As part of the disengagement proposals being discussed between India and China, the two sides would dismantle any new structures that have come up during the ongoing standoff since April-May this year in the Pangong lake area.
There would also be no patrolling activity by either side between the Finger 4 and Finger 8 as China has given up on its old stand to maintain an observation post in the area, sources told here.
The issue of Depsang plains would be discussed between the two countries separately where the Chinese have blocked some patrolling points of the Indian Army and a couple of other patrolling points of the Indian Army where Chinese have not yet disengaged entirely during the first phase of disengagement are also to be resolved soon.
The proposals are being discussed as the armies of the two countries have reached an agreement to discuss stepwise disengagement from parts of the Eastern Ladakh sector under which they would be moving back to their respective positions before April-May timeframe earlier this year.
The disengagement plan was discussed between the two sides during the 8th Corps Commander-level talks which were held on November 6 in Chushul.
As per the disengagement plan which is to be carried out in three steps in one week from the talks in the Pangong lake area, the armoured vehicles including tanks and armoured personnel carriers were to be moved back from their frontline deployment to a significant distance from the Line of Actual Control (LAC) by both sides.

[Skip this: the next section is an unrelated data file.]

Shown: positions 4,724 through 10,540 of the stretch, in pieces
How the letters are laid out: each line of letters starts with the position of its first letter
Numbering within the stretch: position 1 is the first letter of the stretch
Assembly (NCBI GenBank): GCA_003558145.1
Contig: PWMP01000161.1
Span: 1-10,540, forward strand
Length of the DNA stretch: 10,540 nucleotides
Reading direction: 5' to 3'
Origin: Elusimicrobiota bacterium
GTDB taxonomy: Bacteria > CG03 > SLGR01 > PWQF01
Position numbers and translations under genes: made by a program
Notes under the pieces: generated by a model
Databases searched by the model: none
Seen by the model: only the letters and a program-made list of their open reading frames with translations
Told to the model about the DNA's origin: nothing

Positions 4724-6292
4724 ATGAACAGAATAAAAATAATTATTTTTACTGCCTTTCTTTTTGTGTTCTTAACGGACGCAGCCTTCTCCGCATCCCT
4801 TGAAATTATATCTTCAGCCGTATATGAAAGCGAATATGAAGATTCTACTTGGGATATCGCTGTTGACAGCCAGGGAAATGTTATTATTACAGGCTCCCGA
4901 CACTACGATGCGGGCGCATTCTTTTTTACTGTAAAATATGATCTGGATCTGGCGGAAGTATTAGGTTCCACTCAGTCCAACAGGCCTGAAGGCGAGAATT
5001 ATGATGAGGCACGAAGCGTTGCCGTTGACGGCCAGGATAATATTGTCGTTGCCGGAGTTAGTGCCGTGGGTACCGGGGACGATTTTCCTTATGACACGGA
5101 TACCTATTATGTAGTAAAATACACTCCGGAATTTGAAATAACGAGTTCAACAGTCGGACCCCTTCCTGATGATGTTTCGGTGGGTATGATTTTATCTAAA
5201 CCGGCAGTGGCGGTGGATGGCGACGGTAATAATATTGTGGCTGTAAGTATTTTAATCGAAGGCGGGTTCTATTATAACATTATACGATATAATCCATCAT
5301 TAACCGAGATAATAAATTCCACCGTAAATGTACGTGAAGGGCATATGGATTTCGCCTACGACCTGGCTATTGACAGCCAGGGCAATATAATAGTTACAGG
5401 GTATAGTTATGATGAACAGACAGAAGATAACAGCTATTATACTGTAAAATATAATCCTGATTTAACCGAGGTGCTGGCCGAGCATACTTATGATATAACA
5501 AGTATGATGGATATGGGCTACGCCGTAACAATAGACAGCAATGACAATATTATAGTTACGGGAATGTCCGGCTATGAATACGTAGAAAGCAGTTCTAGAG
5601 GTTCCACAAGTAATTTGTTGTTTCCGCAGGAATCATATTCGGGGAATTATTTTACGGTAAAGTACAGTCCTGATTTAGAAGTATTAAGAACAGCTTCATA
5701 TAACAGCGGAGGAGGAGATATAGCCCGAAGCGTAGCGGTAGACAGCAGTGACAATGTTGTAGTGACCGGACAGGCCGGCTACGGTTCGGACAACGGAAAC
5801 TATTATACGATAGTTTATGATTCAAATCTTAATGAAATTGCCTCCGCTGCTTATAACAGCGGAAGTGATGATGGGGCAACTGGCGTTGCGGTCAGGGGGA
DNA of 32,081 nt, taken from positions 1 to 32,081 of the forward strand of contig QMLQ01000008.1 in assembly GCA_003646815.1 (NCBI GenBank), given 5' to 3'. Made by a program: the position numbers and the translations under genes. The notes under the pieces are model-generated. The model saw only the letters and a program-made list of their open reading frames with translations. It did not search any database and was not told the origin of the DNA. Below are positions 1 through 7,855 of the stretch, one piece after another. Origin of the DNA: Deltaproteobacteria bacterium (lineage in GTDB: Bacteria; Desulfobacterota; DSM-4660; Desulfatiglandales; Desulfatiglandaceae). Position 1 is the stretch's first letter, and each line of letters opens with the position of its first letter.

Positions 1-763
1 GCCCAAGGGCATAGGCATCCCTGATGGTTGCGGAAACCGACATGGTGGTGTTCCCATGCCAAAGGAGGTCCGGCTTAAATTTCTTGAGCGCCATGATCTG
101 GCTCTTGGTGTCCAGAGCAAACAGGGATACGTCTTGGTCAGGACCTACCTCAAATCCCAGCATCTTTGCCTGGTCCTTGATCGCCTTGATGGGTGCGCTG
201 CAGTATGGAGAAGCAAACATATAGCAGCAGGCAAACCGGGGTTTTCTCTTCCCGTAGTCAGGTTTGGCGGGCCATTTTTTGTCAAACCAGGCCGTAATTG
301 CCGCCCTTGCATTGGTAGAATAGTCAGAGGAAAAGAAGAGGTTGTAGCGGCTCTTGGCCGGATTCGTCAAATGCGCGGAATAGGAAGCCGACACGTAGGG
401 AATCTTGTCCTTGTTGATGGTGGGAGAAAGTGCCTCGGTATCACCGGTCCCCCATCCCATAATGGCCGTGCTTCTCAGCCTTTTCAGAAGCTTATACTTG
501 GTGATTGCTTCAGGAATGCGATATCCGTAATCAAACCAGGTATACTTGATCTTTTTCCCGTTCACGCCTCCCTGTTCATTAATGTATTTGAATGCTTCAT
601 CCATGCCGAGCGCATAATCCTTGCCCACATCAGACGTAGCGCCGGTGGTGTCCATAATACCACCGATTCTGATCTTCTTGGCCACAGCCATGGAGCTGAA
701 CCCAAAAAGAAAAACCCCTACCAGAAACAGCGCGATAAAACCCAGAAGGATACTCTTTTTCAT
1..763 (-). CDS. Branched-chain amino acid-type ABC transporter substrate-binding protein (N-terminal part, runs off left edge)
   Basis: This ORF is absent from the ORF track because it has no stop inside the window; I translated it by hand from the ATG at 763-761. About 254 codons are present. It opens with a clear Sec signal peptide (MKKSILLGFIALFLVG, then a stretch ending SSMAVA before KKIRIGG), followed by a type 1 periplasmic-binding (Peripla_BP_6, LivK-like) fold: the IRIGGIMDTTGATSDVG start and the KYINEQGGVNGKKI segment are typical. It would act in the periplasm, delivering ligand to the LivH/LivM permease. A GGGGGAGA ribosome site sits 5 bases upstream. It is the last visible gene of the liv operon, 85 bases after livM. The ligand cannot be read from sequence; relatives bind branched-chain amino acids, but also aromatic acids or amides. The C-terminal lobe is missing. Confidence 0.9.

As per the discussions, the disengagement of tanks and armoured personnel carriers was to be carried out within one day. The talks were held on November 6 in which External Affairs Ministry’s Joint Secretary Naveen Shrivastava and Brigadier Ghai of Directorate General of Military Operations had taken part.
In the second step to be carried out near the northern bank on the Pangong lake, both sides were supposed to withdraw around 30 per cent of troops every day for three days. The Indian side agreed to come close to its administrative Dhan Singh Thapa post while the Chinese had consented to go back to their position east of Finger 8.
In the third and last step, the two sides were to withdraw from their respective positions from the frontline along the southern bank of Pangong lake area which includes the heights and territories around Chushul and Rezang La area.
The two sides had also agreed for a joint mechanism to verify the progress in the disengagement process through delegation meetings as well as using Unmanned Aerial Vehicles (UAVs).
The Indian side is moving very carefully on the issue as there is a lot of trust deficit with China after the Galwan valley clash in June this year in which 20 Indian soldiers had lost their lives and many Chinese army soldiers, including their Commanding Officer, were killed by the Indian troops.
Prime Minister Narendra Modi’s trusted security team, including National Security Advisor Ajit Doval, Chief of Defence Staff General Bipin Rawat, Army Chief General Manoj Mukund Naravane and Air Force chief RKS Bhadauria, had taken strong military measures like occupying the dominating heights along the southern and northern bank of Pangong lake on the LAC including the Ane La and Que La features.
China had mobilised its troops in a massive deployment along the LAC and transgressed into multiple Indian locations including patrolling points 14, 15, 15 A, 17 and 17A and the Finger area in April-May timeframe in the 14 Corps area of responsibility with Lt Gen Harinder Singh as Corps Commander and Maj Gen Abhijit Bapat as the 3 Infantry Division Commander based out of Karu.
India gave a huge response as it moved close to 60,000 troops for forward deployments apart from bringing in reserve divisions from the nearby Himachal Pradesh sector and plains. The Indian Air Force made rapid deployments to the frontline where its fighter jets and attack choppers were in ready to fire mode while its Garud Special Forces were deployed in the approach areas with Igla air defence systems to take out any approaching enemy aircraft.